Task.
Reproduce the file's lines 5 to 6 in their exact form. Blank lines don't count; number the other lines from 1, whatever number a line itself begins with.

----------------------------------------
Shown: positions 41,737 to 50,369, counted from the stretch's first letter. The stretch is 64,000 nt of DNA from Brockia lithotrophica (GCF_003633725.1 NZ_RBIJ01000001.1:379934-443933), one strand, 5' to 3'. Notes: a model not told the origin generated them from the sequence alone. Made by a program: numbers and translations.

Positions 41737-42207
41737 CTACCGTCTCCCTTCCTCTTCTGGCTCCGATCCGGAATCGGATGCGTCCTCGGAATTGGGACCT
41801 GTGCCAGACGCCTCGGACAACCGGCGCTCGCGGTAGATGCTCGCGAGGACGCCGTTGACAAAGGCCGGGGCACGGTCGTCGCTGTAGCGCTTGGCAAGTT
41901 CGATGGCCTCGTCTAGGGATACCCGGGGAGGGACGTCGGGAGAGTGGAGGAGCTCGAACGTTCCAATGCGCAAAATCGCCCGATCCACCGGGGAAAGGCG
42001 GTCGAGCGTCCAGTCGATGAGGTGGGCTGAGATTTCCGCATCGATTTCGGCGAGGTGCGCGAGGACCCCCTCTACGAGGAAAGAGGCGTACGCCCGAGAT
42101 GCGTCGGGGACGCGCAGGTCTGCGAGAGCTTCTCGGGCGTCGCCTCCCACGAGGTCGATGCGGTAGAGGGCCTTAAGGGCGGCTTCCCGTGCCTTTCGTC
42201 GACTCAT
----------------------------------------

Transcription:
41901 CGATGGCCTCGTCTAGGGATACCCGGGGAGGGACGTCGGGAGAGTGGAGGAGCTCGAACGTTCCAATGCGCAAAATCGCCCGATCCACCGGGGAAAGGCG
42001 GTCGAGCGTCCAGTCGATGAGGTGGGCTGAGATTTCCGCATCGATTTCGGCGAGGTGCGCGAGGACCCCCTCTACGAGGAAAGAGGCGTACGCCCGAGAT